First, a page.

The smallest form of life?
The smallest form of life known to science just got smaller.
Four million of a newly discovered microbe — assuming the discovery, reported on 22 Dec 2006 in the journal Science, is confirmed — could fit into the period at the end of this sentence.(see illustration above)
Scientists found the microbes living in a remarkably inhospitable environment, drainage water as caustic as battery acid from a mine in Northern California. The microbes, members of an ancient family of organisms known as archaea, formed a pink scum on green pools of hot mine water laden with toxic metals, including arsenic.
“It was amazing,” said Jillian F. Banfield of the University of California, Berkeley, a member of the discovery team. “These were totally new.” In their paper, the scientists call the microbes “smaller than any other known cellular life form.”
Scientists say the discovery could bear on estimates of the pervasiveness of exotic microbial life, which some experts suspect forms a hidden biosphere extending down miles whose total mass may exceed that of all surface life.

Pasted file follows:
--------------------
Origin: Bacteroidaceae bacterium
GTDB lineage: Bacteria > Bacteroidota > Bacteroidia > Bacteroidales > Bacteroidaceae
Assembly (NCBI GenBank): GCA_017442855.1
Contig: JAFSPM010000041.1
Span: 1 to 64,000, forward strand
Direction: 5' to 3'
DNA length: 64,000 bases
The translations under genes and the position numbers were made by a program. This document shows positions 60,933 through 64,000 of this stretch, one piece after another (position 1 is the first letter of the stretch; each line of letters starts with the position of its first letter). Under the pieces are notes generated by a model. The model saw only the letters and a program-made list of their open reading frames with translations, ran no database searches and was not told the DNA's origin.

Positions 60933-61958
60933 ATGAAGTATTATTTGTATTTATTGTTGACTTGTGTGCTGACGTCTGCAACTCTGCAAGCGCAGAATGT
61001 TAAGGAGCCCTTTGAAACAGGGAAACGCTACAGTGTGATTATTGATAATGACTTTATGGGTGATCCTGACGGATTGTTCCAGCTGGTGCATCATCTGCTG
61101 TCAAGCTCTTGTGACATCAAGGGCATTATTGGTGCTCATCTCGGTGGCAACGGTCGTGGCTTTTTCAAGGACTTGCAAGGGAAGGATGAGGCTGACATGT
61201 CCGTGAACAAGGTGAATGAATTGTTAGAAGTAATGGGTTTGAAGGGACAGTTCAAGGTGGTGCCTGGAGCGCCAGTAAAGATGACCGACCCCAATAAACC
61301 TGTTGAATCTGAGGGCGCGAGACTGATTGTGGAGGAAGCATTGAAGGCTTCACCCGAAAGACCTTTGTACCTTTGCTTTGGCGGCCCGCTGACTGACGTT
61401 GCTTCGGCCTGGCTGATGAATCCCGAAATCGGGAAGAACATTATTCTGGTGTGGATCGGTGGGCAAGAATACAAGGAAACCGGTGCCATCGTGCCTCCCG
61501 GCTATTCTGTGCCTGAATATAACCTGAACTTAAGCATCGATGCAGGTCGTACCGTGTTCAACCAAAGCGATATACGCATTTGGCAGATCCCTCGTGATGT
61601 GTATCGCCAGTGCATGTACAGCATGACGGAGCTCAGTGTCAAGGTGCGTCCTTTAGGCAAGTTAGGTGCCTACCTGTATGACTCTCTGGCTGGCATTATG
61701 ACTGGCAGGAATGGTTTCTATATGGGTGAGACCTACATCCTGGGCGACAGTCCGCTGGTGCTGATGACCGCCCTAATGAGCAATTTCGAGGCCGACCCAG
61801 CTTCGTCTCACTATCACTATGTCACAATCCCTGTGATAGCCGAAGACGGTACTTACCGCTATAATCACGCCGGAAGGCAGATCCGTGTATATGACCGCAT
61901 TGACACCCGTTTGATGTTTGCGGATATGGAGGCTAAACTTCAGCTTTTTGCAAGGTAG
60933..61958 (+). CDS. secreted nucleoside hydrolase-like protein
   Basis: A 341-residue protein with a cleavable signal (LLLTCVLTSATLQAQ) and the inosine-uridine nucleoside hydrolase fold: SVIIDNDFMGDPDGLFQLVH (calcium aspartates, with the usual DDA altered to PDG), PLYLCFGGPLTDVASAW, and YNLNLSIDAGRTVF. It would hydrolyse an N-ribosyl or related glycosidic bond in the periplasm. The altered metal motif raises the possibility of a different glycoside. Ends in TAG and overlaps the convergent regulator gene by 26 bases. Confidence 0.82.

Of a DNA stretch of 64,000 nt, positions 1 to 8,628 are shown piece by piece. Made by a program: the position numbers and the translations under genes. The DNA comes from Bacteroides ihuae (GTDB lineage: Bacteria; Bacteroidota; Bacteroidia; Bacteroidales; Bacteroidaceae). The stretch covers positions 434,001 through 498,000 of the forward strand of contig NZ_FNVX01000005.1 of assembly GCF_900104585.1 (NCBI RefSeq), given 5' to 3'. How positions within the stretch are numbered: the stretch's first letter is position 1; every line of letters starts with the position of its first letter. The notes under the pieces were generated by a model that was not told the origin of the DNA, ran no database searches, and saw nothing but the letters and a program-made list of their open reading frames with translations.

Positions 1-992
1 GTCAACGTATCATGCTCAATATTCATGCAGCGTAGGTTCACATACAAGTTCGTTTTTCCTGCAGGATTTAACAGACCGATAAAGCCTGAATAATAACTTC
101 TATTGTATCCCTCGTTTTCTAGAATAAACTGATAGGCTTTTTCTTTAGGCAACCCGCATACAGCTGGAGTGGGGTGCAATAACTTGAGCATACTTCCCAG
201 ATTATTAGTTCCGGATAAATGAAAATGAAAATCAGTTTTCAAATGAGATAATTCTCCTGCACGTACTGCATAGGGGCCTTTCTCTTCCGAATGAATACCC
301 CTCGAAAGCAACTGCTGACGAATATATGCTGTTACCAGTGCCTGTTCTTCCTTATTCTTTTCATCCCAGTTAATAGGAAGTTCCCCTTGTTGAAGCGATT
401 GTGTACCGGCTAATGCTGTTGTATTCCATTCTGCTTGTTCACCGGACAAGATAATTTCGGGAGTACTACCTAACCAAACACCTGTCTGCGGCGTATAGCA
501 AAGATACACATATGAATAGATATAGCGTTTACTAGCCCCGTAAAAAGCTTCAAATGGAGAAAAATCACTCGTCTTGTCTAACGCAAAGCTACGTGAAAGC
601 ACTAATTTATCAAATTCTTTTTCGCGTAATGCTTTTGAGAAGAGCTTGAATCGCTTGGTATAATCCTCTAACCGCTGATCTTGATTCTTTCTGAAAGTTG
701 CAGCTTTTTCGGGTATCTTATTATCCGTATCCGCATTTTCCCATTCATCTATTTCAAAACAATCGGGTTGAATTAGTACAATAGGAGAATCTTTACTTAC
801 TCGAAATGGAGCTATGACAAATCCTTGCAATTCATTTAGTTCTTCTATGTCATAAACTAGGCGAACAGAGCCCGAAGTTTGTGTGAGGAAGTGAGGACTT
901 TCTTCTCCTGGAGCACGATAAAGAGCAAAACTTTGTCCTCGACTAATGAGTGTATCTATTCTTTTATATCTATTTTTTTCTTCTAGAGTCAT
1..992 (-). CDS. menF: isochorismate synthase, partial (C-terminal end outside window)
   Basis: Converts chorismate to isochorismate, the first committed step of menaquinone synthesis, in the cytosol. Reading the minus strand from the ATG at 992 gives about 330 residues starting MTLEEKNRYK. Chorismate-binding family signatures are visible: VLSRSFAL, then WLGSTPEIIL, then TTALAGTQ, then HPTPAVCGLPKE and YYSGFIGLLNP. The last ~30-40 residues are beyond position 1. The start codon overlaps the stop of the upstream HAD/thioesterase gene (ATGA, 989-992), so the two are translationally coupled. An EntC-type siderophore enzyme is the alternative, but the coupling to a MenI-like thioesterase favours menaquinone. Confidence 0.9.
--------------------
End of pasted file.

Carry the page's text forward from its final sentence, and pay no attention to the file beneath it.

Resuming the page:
It may also influence the search for microscopic life forms elsewhere in the solar system, a discovery that would prove that life in the universe is not unique to Earth but an inherent property of matter.
The tiny microbes came from an abandoned mine at Iron Mountain in Shasta County, Calif., which produced gold, silver, iron and copper before closing in 1963.
Today, rain and surface water run over exposed minerals, producing sulfuric acid. The mine is one of the largest Superfund cleanup sites.
Starting in 2002, the scientists obtained drops of the acidic slime and searched for genetic signs of novel microbes. “We were essentially looking for new stuff,” one of the scientists, Brett J. Baker, said in statement from Berkeley, “and we found it.”
The microbes are about 200 nanometers wide — the size of large viruses, which scientists consider lifeless because they cannot reproduce on their own. Bacteria average about five times that size.
The scientists must do further tests to confirm that the organisms are the smallest ever found, and that they can reproduce. If those analyses hold up, they said in their Science paper, “it may be necessary to reconsider existing paradigms for the minimum requirements for life.”
Source: NY Times
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